Wednesday, October 10, 2012

Are Businesses Quietly Preparing for a Financial Apocalypse?

Dan Steinhart
Casey Research

US corporations are sitting on more cash than at any point since World War II.

That's without including banks. I'm only talking about nonfinancial corporations – the ones that sell goods and services and make the economy go.

Those businesses hold $1.4 trillion. In absolute terms, that's the most ever. In relative terms, it's the most since World War II.


As investors, we can infer quite a bit from corporations' inability (or unwillingness) to deploy their cash.

For one, it indicates that business have assumed a very defensive stance.

Cash, of course, is a buffer against uncertainty - the uncertainty that business slows for any reason. Management wants a healthy cash reserve with which to pay the bills and remain liquid should anything unexpected happen. I think we can all agree that this is prudent, and a good business practice.


But $1.4 trillion? That tells me that businesses are not just a little jittery about the future. They're prepared for an apocalypse.

Think about this, it’s important;
  • If these businesses could conjure up even the most marginal of projects to earn a meager 1% return, they would generate $14 billion profit. Instead, they're sitting on the cash and earning near zero for a guaranteed after-inflation loss.
It's a bad omen that corporate management would forego a collective $14b per year. Clearly, by their judgment, the risk of investing in new projects outweighs the reward – the exact opposite of the conditions needed to produce healthy economic growth.

That's the bad news. But here's the good, if paradoxical, news:

Even with all of this corporate slack, earnings and profit margins are very healthy, and stocks have performed quite well. Case in point, the S&P 500 is up 15% YTD.

Why the disconnect?

Well, the rising margins and earnings are easy to explain: corporations have cut costs over the past few years, becoming leaner and more efficient. This also partially explains higher stock prices.

But I think there's another contributing factor to rising stock prices: the downright terrible outlook for bonds. Our analysis of stocks vs. bonds indicates that stocks are by far the better investment today.
The overriding reason is simple: at near zero interest rates, bonds offer almost no upside and catastrophic downside.
Simply by virtue of not being bonds, stocks have done well.

Back to that pile of corporate cash. There's no question that it's a waste today. But today's waste is tomorrow's potential.

Corporations aren't going to sit on that cash forever. Eventually conditions will be such that they'll either want to or have to invest in new projects.

Perhaps inflation will be the catalyst – corporations can tolerate losing 1.7% per year today. But if the inflation rate heats up to, say, 4%, you can bet that corps will be scrambling to deploy that now idle cash into whatever mediocre projects they can rustle up.

When that happens, they have $1.4 trillion in cash ready to go. No need to negotiate a loan. No need to issue equity to raise funds. They have all the fuel they need. The gas tank is full.
So while the economy has plenty of problems, and stocks are a far better bet than bonds, lack of cash is not one of them.

Companies are ready to invest and grow. They just need an economic and political environment conducive to doing so.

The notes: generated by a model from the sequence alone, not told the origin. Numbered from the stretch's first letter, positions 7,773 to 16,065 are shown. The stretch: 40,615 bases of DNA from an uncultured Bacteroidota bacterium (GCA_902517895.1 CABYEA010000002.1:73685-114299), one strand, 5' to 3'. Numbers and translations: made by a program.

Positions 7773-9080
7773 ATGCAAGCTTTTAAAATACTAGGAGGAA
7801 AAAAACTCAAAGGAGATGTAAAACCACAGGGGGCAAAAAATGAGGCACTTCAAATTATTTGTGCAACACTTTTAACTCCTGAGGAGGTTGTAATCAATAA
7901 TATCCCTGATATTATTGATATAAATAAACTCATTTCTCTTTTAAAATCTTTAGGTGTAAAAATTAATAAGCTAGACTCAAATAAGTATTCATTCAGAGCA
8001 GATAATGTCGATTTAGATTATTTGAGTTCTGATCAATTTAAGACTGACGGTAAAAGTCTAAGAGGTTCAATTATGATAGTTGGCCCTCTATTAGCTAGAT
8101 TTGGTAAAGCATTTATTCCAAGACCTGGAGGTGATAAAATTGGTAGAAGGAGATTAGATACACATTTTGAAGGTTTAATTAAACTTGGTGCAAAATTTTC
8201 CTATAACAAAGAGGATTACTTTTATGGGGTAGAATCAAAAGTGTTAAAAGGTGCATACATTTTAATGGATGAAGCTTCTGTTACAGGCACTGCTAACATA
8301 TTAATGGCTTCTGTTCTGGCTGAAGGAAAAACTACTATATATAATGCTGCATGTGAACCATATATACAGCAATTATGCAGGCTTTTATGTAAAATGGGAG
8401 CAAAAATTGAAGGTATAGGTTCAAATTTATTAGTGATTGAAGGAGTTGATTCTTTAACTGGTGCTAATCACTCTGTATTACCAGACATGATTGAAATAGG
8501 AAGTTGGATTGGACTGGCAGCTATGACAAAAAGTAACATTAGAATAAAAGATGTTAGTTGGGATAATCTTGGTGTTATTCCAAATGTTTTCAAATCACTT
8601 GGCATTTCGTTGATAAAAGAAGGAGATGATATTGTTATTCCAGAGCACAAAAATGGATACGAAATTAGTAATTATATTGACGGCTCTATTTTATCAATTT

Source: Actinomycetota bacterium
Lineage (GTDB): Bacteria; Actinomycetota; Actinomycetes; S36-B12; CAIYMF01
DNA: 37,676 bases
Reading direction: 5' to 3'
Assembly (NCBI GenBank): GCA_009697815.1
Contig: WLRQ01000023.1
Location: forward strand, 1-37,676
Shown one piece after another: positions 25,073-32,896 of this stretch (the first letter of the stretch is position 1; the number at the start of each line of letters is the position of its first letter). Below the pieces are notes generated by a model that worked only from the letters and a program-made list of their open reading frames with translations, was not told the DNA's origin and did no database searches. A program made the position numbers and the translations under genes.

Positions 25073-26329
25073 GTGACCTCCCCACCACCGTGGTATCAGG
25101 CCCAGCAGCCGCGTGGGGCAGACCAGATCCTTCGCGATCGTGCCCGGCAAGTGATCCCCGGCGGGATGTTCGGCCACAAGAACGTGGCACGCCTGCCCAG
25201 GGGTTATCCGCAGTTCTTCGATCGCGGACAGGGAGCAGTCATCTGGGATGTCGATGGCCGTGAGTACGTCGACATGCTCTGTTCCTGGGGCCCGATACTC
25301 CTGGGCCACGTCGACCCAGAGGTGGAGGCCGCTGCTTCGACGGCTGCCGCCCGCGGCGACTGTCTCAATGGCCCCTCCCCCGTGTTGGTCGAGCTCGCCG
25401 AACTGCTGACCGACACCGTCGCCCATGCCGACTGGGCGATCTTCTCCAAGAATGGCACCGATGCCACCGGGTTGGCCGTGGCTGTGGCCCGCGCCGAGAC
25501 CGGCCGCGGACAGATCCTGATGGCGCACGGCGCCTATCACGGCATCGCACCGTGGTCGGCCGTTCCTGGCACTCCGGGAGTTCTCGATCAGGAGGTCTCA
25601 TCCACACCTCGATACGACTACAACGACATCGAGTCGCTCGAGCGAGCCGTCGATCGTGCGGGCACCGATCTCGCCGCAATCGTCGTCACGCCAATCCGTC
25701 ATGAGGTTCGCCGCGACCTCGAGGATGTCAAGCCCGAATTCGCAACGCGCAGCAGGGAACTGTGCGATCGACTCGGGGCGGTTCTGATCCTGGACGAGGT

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6 comments:

Anonymous said...

Just curious what will happen to that 1.4t when the dollar crashes? There is no recovery without a consumer. The consumer is broke thanx to these mega corporations.

dogismyth said...

stupid article and very simplistic. Place another line on the chart showing the federal debt or $$s in circulation. Why do bloggers post crap they know nothing about.

Anonymous said...

YES-yes-yes, who would spend their money to start hiring folks if it will cost you more than you can get out of their production? NAFTA & Nixion doing the default in 1971, closing the gold window! France wanted real money ,not Federal Reserve Notes ,now worthless! Gold has not gone in price, the dollar has lost is place as the world reserve currency & you can be sure all of our people in DC know it & they are parking their wealth off shore, Caman Islands is the place they like, just ask any one in congess!

Anonymous said...

"Corporations aren't going to sit on that cash forever. Eventually conditions will be such that they'll either want to or have to invest in new projects."

Has it even occurred to this author that these corporations may well be holding onto that cash in order to help facilitate a republican victory in 2012? In other words, holding the economy hostage in order to receive more favorable tax treatment at the hands of rMoney?

Anonymous said...

Or maybe the government has been robbing us of our cash to ensure we remain and grow as their helpless dependents with a Democratic victory.

Anonymous said...

Thank you dogismyth, its not an apocalypse they are preparing for but it is more of a defensive strategy to leverage risk of having a lot of money invested in stocks and securities. From MM and Mutual Funds they can earn an almost steady ROI which are very low risk. They have also started piling up cash because they are learning from 2008 and previous crashes (finally). And I hope everyone paid attention to the percentage; it is a mere 8-9% of their cash and securities. If they were preparing for an "Apocalypse", this number would be much, much higher.. Dont beleive everything you read guys.

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